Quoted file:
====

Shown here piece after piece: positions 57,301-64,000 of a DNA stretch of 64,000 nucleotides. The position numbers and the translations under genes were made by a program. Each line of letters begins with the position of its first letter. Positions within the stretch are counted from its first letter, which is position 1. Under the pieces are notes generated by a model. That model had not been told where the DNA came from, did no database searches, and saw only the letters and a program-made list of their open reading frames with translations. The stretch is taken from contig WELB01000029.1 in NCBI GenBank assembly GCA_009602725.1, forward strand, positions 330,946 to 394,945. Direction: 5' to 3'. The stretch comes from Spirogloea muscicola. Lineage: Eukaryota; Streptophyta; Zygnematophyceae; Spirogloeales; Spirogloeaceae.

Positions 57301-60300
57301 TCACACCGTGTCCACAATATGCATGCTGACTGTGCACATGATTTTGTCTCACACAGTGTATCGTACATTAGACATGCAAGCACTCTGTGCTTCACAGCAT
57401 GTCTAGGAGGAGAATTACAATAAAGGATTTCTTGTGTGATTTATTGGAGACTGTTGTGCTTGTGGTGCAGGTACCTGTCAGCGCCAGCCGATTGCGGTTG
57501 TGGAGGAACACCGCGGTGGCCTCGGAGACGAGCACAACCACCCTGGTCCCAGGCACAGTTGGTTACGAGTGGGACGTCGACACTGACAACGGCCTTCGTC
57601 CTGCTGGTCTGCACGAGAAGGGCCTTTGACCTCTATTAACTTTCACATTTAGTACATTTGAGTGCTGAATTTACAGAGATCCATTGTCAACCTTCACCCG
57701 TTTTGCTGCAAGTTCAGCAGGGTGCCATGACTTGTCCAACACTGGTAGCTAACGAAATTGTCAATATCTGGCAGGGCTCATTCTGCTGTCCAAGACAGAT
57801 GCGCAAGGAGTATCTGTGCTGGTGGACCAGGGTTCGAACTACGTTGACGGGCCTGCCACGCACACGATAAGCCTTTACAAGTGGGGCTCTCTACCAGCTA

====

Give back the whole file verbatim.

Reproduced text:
Shown here piece after piece: positions 57,301-64,000 of a DNA stretch of 64,000 nucleotides. The position numbers and the translations under genes were made by a program. Each line of letters begins with the position of its first letter. Positions within the stretch are counted from its first letter, which is position 1. Under the pieces are notes generated by a model. That model had not been told where the DNA came from, did no database searches, and saw only the letters and a program-made list of their open reading frames with translations. The stretch is taken from contig WELB01000029.1 in NCBI GenBank assembly GCA_009602725.1, forward strand, positions 330,946 to 394,945. Direction: 5' to 3'. The stretch comes from Spirogloea muscicola. Lineage: Eukaryota; Streptophyta; Zygnematophyceae; Spirogloeales; Spirogloeaceae.

Positions 57301-60300
57301 TCACACCGTGTCCACAATATGCATGCTGACTGTGCACATGATTTTGTCTCACACAGTGTATCGTACATTAGACATGCAAGCACTCTGTGCTTCACAGCAT
57401 GTCTAGGAGGAGAATTACAATAAAGGATTTCTTGTGTGATTTATTGGAGACTGTTGTGCTTGTGGTGCAGGTACCTGTCAGCGCCAGCCGATTGCGGTTG
57501 TGGAGGAACACCGCGGTGGCCTCGGAGACGAGCACAACCACCCTGGTCCCAGGCACAGTTGGTTACGAGTGGGACGTCGACACTGACAACGGCCTTCGTC
57601 CTGCTGGTCTGCACGAGAAGGGCCTTTGACCTCTATTAACTTTCACATTTAGTACATTTGAGTGCTGAATTTACAGAGATCCATTGTCAACCTTCACCCG
57701 TTTTGCTGCAAGTTCAGCAGGGTGCCATGACTTGTCCAACACTGGTAGCTAACGAAATTGTCAATATCTGGCAGGGCTCATTCTGCTGTCCAAGACAGAT
57801 GCGCAAGGAGTATCTGTGCTGGTGGACCAGGGTTCGAACTACGTTGACGGGCCTGCCACGCACACGATAAGCCTTTACAAGTGGGGCTCTCTACCAGCTA